Interface                                     assets, as there is often limited quantitative data in respect to biodiversity.
     Kellie Langford                               This data is important as it helps to inform ecological restoration pre and
     Bushfire Officer, Central Coast               post fire. Whilst Council is responsible for the mitigation and minimisation of
     Council                                       bushfire risks across all land vested in their control and management, there
                                                   are no formal or legislative requirement for Councils to either conduct post-
     BAppSc Coastal Management,
                                                   fire monitoring on sites from ecological perspectives or undertake bushland
     Grad Dip Design in Bushfire
                                                   restoration post fire. Yet, this is key to understanding the role fire plays in
     Prone Areas
                                                   these environments, as well as ensuring that the delicate balance between
                                                   the protection of life, property and the environment is both maintained and
                                                   enhanced. This paper presents the various mechanisms adopted and being
                                                   developed by Central Coast Council to overcome this gap and sustain the
                                                   ecological value of the local bushland. A few of these initiatives are: a multi-
                                                   criteria analysis to map bushfire hazard risks, a pre/post fire monitoring
                                                   program on selected Council managed sites, further refinement of ecological
                                                   fire regimes and Wyong Pilot Retrofit Project. The paper also provides insight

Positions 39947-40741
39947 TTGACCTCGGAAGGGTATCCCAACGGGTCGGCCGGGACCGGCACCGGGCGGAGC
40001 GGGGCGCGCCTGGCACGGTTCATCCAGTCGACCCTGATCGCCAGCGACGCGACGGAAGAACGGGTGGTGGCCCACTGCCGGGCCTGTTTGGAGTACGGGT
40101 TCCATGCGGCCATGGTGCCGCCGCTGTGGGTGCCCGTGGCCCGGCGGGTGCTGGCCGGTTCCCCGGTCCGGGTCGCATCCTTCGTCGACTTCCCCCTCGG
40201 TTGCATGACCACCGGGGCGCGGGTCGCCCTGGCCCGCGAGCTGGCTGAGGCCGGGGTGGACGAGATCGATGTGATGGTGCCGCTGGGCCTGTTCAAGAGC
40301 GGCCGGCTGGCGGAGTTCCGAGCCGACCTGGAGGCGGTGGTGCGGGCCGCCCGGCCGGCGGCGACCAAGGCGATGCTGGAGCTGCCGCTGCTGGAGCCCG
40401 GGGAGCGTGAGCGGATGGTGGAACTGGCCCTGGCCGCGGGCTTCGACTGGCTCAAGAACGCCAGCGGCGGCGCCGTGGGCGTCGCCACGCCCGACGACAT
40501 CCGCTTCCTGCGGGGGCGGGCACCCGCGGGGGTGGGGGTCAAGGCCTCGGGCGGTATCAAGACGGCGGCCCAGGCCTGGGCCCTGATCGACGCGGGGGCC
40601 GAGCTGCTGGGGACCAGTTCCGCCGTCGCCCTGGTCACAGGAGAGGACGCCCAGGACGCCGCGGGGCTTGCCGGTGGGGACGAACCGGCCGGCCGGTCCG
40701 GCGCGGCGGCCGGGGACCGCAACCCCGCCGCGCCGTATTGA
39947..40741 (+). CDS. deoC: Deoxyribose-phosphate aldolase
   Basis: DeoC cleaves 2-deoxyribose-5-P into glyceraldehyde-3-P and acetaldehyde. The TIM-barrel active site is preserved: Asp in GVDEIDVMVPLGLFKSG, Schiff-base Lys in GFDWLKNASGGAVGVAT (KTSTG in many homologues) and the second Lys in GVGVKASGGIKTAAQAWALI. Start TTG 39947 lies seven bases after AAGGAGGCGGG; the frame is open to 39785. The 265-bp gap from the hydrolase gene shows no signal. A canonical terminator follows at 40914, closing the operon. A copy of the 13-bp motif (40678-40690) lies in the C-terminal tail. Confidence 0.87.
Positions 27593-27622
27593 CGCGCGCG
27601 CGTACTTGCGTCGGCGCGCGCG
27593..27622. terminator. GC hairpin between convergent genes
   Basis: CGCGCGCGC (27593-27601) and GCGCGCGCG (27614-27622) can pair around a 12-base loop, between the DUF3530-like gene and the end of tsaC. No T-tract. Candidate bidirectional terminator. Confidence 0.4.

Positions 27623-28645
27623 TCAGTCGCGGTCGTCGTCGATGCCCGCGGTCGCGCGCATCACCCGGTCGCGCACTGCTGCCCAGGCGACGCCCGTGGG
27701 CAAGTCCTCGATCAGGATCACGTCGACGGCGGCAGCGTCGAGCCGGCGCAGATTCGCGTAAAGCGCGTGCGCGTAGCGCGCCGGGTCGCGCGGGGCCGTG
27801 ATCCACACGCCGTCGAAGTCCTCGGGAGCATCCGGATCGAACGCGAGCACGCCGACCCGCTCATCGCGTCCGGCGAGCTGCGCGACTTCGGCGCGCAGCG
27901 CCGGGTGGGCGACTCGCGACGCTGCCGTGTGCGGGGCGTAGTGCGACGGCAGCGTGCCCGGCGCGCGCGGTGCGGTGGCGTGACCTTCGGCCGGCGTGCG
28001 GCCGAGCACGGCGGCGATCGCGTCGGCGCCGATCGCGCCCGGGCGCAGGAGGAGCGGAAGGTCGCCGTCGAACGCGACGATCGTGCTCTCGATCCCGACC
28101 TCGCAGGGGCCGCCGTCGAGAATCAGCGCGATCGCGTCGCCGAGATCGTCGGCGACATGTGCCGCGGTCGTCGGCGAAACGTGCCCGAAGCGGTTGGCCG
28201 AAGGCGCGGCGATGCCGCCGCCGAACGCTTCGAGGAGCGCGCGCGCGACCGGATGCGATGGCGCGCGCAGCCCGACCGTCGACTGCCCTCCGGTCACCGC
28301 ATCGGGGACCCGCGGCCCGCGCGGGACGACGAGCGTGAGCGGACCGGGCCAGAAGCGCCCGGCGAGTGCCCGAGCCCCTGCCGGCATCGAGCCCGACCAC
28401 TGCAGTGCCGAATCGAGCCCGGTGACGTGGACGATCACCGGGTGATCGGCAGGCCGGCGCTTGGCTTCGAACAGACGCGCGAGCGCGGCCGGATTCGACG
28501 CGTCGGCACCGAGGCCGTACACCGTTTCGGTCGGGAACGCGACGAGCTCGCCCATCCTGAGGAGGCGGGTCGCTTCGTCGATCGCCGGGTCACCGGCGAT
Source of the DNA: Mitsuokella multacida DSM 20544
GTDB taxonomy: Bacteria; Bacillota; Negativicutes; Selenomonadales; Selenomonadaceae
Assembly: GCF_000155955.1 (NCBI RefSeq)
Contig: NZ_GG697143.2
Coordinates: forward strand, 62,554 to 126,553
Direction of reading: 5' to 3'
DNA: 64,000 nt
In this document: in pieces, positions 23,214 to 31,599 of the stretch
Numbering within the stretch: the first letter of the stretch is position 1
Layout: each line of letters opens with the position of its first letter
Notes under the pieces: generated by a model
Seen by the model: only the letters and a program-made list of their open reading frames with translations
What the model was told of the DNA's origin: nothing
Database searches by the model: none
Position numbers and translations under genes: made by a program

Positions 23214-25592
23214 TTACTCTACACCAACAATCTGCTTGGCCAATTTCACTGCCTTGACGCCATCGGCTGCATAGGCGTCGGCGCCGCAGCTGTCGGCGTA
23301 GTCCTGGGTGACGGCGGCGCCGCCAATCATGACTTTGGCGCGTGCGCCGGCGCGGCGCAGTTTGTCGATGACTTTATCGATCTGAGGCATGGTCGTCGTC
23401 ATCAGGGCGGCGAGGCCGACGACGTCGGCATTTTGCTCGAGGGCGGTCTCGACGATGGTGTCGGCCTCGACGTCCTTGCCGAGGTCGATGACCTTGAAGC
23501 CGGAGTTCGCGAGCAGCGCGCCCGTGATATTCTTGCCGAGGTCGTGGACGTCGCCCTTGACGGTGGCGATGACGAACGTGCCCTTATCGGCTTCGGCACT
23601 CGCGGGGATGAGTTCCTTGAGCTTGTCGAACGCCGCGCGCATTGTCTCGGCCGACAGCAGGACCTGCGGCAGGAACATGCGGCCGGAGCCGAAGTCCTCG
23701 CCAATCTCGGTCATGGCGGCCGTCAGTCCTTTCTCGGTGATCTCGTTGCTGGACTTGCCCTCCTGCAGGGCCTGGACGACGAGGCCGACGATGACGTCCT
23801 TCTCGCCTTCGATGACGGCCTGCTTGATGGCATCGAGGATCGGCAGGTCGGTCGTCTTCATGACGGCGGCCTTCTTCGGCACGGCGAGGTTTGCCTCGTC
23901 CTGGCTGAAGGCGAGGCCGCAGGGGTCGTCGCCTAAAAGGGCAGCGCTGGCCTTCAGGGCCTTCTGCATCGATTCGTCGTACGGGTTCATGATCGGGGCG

into future opportunities to enhance the local Government’s capacity for
                                                   bridging the gaps between fire risk management, enhancing community
                                                   resilience to bushfire risks and ecological restoration or management of
                                                   bushland in the Local Government Area (LGA), in light of the intensifying
                                                   bushfire weather conditions.

12 Nature Conservation Council’s 2017 Bushfire Conference
Revival of Aboriginal           Koori Country Firesticks Aboriginal Corporation (KCFSAC) is a non-profit
                                organisation that aims to revive Traditional Aboriginal cultural practices of
Cultural Burning to             burning Country as an alternative approach to Hazard Reduction techniques
restore Country                 used by private and public landholders and managers. KCFSAC’s primary
Den Barber                      objective is to care for Country (Our Mother Earth), regardless of tenure or
                                ownership. This knowledge has been passed onto KCFSAC by Aboriginal
Founding Director, Koori
                                Cultural Elders and knowledge holders. Whilst the Australian landscape is
Country Firesticks Aboriginal
                                broad and extremely diverse, it is the underlying principles and methodologies
Corporation and Local Land
                                of Aboriginal cultural burning that remain the same. KCFSAC now pass on
Services Officer - Aboriginal
                                this knowledge to other Aboriginal and non-Aboriginal people to help restore
Communities BAppSc
                                Country that has been impacted by wild fire, the absence of fire and/or
Aboriginal Cultural Fire        infestation of exotic weeds. Cultural burning also acts to reduce fuel loads that
Practitioner                    surround urban developments, regional towns and properties.
                                Members of KCFSAC all share similar values of and love for the land. Aboriginal
                                members especially share an overwhelming desire to fulfil what they perceive
                                to be their custodial responsibilities to care for Country. Whilst cultural burning